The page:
Cinderella flights is the name given to flights scheduled to take off on March 29th when the UK is still part of Europe and be in the air at midnight when the UK has left.

      If there is to be any problem with the aviation regulations, these flights will be the first to know of it.

    • Will I need a visa to visit the UK after Brexit?

      If the UK and EU can agree a deal then the period immediately after Brexit will be a transition period. That will mean no changes to UK and EU entry requirements – for the duration of the transition.

      However, even if there is a no-deal Brexit, the UK has proposed that there will be no change to the entry requirements for EEA citizens, for a transitional period at least. But that will still mean changes for EEA passport holders planning to travel to the UK. Currently, they are free to visit and stay as long as they wish, but once the UK leaves the EU, stays will be limited to 3 months, unless you receive a European Temporary Leave to Remain.

    • How will Brexit affect flights?

      With the Brexit situation currently uncertain, it is impossible to say for sure how flights and travelling to the UK after Brexit will be affected.

      Should the UK agree a deal with the EU, and have time to pass the required legislation before March 29th, the UK and EU will enter the transition period, and air travellers shouldn’t notice any disruption on Brexit day.

      However, should the UK leave the EU with no deal in place, there is a possibility travellers could face some difficulties.

      Airlines flying to the UK from Europe would need to obtain permission to operate in the UK, and UK airlines flying to Europe would need to do the same.

      No one wants to ground flights between the UK and Europe, so the EU has adopted a contingency plan in the event of a no-deal Brexit. This aims to ensure ‘basic connectivity’ for flights between the EU and UK. The UK has promised to reciprocate.

      However, this is a bare bones agreement, and temporary. Flights are capped at current numbers, so airlines may have to cancel any new routes that they planned to operate. And airlines who operate codeshare agreements may be affected as UK airlines would no longer be able to operate intra-EU flights.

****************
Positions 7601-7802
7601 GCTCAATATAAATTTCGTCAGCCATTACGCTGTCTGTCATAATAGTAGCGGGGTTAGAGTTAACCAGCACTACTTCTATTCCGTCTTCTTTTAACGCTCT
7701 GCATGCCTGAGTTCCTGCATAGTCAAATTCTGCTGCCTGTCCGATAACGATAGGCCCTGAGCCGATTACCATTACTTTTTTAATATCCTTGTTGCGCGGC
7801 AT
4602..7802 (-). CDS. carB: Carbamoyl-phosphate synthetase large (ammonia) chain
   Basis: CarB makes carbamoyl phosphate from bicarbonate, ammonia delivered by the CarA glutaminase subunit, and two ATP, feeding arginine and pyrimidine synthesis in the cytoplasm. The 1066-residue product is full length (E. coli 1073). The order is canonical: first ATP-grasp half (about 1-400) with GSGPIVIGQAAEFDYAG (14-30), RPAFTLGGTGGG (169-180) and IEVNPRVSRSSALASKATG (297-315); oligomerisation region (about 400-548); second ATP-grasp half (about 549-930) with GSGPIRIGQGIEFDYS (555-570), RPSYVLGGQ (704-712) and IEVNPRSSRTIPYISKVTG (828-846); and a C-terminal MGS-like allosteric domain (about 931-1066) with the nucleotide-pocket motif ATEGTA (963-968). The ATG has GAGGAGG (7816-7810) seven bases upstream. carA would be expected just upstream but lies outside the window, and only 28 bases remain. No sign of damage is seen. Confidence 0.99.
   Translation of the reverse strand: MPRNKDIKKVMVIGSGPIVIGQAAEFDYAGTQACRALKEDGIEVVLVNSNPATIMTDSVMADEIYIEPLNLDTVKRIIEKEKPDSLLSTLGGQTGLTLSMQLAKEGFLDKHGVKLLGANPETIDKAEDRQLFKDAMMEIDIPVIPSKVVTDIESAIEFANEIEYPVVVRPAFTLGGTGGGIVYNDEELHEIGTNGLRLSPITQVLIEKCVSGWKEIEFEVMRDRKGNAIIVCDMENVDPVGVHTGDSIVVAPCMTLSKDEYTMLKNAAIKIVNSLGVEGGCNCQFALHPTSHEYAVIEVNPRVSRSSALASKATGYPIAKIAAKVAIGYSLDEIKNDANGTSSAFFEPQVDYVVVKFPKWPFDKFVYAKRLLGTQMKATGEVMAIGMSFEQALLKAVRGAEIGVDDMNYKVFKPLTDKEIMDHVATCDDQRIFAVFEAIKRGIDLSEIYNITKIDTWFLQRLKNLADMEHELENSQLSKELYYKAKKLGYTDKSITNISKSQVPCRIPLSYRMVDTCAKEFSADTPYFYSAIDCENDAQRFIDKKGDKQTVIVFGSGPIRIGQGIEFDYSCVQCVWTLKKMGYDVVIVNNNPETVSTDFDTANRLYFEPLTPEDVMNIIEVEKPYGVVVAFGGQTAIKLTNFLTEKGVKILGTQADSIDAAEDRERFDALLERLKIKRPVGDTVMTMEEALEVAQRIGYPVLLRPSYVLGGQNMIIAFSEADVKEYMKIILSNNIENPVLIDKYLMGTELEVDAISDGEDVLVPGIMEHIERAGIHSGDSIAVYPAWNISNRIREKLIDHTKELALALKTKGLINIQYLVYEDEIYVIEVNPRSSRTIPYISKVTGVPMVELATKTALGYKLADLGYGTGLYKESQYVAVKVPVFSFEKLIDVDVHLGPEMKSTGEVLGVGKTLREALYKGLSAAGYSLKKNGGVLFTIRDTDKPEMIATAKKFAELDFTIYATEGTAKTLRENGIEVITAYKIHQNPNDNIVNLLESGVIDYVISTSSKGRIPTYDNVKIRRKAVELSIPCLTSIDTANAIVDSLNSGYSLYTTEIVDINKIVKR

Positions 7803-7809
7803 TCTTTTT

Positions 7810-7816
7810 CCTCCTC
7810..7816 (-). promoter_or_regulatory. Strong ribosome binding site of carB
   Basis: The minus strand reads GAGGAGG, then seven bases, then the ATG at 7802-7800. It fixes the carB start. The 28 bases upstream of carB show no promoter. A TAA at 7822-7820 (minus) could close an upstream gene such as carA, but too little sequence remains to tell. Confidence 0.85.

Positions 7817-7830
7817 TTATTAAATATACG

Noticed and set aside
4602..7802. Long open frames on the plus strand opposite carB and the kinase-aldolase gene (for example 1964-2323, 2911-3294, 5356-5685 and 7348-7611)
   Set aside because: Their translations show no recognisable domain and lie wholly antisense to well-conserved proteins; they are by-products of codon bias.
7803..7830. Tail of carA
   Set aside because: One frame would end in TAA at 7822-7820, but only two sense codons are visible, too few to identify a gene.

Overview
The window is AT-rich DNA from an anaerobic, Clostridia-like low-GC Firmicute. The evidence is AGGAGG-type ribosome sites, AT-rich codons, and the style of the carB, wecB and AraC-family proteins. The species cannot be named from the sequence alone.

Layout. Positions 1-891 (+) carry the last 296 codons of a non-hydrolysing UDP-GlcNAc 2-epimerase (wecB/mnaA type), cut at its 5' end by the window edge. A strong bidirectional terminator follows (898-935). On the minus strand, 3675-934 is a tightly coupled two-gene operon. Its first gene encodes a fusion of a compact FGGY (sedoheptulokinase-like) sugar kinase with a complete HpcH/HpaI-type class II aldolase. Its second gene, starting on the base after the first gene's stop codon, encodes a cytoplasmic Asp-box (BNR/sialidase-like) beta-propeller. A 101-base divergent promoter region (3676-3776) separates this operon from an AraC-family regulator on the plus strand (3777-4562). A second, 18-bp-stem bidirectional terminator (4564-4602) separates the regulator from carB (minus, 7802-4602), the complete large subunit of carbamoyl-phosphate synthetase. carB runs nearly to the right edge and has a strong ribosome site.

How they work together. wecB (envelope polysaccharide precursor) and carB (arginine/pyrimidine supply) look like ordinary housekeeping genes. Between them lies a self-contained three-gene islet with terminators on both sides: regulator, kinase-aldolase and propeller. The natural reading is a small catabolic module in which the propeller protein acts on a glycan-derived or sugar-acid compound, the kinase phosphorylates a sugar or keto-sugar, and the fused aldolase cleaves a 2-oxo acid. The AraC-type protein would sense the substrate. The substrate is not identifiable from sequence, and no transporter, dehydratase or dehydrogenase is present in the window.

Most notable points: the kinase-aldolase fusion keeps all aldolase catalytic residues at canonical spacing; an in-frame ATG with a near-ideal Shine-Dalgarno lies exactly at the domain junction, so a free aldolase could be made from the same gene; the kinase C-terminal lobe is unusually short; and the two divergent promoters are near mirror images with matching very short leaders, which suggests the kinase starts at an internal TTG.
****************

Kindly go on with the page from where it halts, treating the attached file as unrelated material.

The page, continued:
While airlines, airports and governments are promising minimal disruption, we feel it’s important to note this is a complex area. Much of the UK’s aviation legislation is intertwined with EU law. That covers everything from commercial pilot licences, to airline operating licences and airline maintenance and safety certifications. All of which have the potential to impact flights across the EU after Brexit.

      Some industry figures such as Ryanair CEO Micheal O’Leary have suggested flights could be grounded for weeks after a no-deal Brexit.

    • Will flights be cancelled because of Brexit?

      There’s been some concern that a no-deal Brexit could cause airlines to have to cancel flights. This is because the EU contingency plans, which come into effect if there is a no-deal Brexit, covers only current flights.

      That creates a problem for airlines who have planned to operate new flights in 2019 – many of them are already selling tickets for these flights too.

      It’s important to stress that nothing has been decided yet, but if the UK does leave the EU without a deal, airlines may have to seek new permissions for their flights between the UK and EU, and if these permissions aren’t granted we may see flights cancelled.